Thursday, February 10, 2011

Ong-Bak: The Thai Warrior

With the popular rising of MMA fighting in the US, it's not too surprising that we have found an actor that specializes in some of the more exotic MMA styles.  Tony Jaa's breakout role was this, Ong-Bak: The Thai Warrior (sometimes subtitled "The Muay Thai Warrior"), and it is all about showing off what Tony Jaa can do.

The plot isn't terribly deep.  Ting (Jaa) lives in the backwards boonies of Thailand, in a poor, tiny village.  When the village Buddha statue (called Ong-Bak, for reasons never explained to Westerners) has its head stolen by some outsiders, Ting volunteers to retrieve it.  Ting is has had extensive martial arts training, but he has chosen not to use it for his own gain.  That's right...this is yet another martial arts movie where the resident bad-ass is reluctant to fight (for the first half hour).  Ting heads to the big city to find Ong-Bak's head, but he doesn't know the first thing about city life; he does know who stole the head and he has the address for a former villager, Humlae, that came to the city and never returned home.  Ting finds Humlae, who now goes by the name of George (Petchtai Wongkamlao), has dyed his hair blonde, and is a small-time grifter.  After some gambling hijinks from George, Ting ends up in an underground fight, where he knocks out the current champion with only one hit --- a knee to the face.  This angers a local crime lord, who was betting on the champion.  The rest of the film has Ting being somewhat reluctant to fight until he and George can no longer outrun George's creditors/George's grift victims/the crime lord's thugs.

There's not much plot, but that's okay.  This is a movie clearly centered around the action sequences, and there are a lot of them.  Ting has four or five official boxing matches, and they're all decently cool.  Each opponent, of course, has a unique style of fighting that Ting has to overcome, so nothing gets repetitive.  I was less impressed with the rest of the movie's action.  There was an extended chase sequence that, while impressive, was waaay too long and had no real payoff.  That segued into an auto rickshaw chase, which was the dumbest thing I've seen in a foreign movie in years.  These things top out at around 30mph --- that's not an exciting life-or-death race to watch.  Even with the lame chase scenes, Tony Jaa is very impressive.  There was no wire fighting or special effects used in this movie, so that's really Jaa doing all those things.  Of course, a little bit of special effects wouldn't have hurt; in his fights, the opponents often look like they are waiting to get hit, instead of looking like they are fighting.  The good news is that, if you see something cool in the movie once, you will see it again.  The bad news is that the reason you see it again is because they do a slow-motion replay, not because they packed the movie with action awesomeness.  Here's a taste, but beware that this clip features terrible dubbing (go with the subtitles, trust me) and a little bit of naughty language:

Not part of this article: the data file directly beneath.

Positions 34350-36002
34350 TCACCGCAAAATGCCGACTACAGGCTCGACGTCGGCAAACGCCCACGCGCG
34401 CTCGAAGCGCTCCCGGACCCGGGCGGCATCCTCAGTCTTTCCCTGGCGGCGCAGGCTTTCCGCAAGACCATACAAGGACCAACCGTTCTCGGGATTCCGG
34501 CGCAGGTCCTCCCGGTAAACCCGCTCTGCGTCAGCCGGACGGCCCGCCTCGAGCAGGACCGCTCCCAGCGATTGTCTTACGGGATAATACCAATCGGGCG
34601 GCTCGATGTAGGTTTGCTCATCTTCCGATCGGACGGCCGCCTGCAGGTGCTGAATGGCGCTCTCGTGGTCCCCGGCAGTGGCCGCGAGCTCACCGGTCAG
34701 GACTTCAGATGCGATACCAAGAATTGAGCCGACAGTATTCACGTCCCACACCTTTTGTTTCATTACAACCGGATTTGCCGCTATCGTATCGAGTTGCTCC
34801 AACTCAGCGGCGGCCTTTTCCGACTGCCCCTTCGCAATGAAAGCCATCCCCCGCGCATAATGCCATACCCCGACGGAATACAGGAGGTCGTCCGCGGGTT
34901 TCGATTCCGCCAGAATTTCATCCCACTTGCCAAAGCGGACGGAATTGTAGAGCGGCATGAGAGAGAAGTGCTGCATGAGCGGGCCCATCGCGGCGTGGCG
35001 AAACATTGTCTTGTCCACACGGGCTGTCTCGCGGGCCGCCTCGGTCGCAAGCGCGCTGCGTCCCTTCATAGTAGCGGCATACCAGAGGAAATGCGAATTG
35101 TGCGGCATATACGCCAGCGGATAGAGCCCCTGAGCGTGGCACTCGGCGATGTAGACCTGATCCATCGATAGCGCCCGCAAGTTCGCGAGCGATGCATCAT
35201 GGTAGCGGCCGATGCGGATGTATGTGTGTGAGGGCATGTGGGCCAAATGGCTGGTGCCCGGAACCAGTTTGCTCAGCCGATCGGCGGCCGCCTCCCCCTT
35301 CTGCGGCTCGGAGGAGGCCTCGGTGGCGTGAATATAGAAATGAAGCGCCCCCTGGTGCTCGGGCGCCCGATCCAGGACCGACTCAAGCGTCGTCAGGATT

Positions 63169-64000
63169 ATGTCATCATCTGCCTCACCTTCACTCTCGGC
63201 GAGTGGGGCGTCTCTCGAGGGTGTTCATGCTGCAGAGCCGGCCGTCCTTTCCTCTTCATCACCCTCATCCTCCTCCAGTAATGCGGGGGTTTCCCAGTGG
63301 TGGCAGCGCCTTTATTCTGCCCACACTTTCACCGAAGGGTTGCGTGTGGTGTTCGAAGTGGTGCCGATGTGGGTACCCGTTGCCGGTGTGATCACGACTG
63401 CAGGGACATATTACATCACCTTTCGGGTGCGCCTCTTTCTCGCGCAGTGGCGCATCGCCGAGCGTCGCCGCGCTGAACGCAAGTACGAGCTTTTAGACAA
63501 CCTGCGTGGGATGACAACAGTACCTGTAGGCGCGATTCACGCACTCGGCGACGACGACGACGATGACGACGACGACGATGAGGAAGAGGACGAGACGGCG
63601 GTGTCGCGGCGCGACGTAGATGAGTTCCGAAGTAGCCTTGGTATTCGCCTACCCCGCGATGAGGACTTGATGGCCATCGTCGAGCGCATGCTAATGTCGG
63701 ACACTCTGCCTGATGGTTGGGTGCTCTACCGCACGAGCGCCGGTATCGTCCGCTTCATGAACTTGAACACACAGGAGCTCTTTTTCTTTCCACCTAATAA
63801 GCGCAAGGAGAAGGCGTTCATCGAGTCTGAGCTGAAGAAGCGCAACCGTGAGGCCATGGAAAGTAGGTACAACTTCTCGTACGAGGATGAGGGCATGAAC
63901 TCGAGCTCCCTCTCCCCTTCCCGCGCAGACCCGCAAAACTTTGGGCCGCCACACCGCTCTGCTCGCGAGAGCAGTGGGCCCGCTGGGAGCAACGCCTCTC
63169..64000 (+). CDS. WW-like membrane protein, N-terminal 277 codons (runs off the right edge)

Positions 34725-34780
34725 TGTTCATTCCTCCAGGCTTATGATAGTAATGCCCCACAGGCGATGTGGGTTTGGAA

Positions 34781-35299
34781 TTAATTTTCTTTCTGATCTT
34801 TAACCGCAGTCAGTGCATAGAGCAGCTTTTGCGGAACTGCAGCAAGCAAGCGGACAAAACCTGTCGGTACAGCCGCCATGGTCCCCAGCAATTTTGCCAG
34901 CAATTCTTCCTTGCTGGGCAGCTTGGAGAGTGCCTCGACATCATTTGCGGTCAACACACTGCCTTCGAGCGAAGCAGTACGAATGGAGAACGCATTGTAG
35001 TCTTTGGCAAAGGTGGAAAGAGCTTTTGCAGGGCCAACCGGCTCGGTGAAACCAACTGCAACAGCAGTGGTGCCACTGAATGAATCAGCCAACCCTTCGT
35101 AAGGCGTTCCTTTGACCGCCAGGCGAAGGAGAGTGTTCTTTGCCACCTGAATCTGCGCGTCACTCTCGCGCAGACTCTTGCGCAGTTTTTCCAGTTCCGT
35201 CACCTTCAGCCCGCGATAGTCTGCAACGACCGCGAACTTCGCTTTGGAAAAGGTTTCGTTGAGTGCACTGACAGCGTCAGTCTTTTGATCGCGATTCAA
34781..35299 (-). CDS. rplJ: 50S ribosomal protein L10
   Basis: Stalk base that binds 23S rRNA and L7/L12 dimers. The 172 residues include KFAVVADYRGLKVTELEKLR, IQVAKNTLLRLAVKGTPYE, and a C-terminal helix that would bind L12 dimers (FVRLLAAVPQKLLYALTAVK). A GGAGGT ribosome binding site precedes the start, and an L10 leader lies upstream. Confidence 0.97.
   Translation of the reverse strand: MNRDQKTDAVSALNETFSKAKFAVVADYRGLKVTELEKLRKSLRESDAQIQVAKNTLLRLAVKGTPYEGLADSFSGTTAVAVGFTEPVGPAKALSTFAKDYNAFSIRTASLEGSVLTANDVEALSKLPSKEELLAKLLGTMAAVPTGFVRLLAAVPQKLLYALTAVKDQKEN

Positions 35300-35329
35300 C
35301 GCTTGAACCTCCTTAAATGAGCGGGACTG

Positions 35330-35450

With good (if flawed) action and not much plot, attention naturally turns to the acting and directing.  Tony Jaa isn't much of an actor, but he stayed within the range of his talents here.  What does that mean?  Well, let's just say that looking confused or angry is about as good as I think his acting will get.  Petchtai Wongkamlao, who is apparently a big deal in Thailand, was very annoying as George.  Wongkamlao was there as comic relief, kind of like Rob Schneider in Knock Off, and was every bit as obnoxious as that sounds.  I get it, they needed a normal person to try the same stunts that Jaa was doing and show how insanely difficult they are, but Wongkamlao was hammier than Miss Piggy.  The rest of the actors ranged from annoying (George's grifitng partner) to just odd (the Asian afro ninja), but most fit the movie fine.  Prachya Pinkaew directed the film and clearly knows how to film action scenes.  The movie looks very cheap, though; I don't know if their film stock was inexpensive, or if they used a low-rent digital camera or what, but this looks like a movie that was made for the direct-to-DVD market of the late 90s.  While Pinkaew was able to capture a lot of Jaa looking awesome, the grainy quality of the footage is distracting.  As the director, he could have helped make those action scenes better by having the anonymous thugs do less standing around, waiting to be hit, and more pseudo-fighting.  But he didn't.

For what it is, Ong-Bak is a decent movie.  It knows that you don't care about the plot, so neither does it.  There are a lot of cool moves, and they are played back in slow-motion so you don't have to fuss with your remote.  How convenient.  This is just a B-movie, though.  Jaa is clearly an action star, even in his first role, and that elevates this movie above the rest of the cheaply-made martial arts films coming out of Asia today, and it is beyond refreshing to see a post-Crouching Tiger martial arts movie that is free of wire-fu.  While this isn't a great movie by any means, the quality of Jaa's moves is enough to make it worth viewing.

Hilariously, when this movie was released in Europe, they replaced the original Thai score with some French hip-hop sounds.  This music video is a bonus feature on the DVD, and it is AWESOME.

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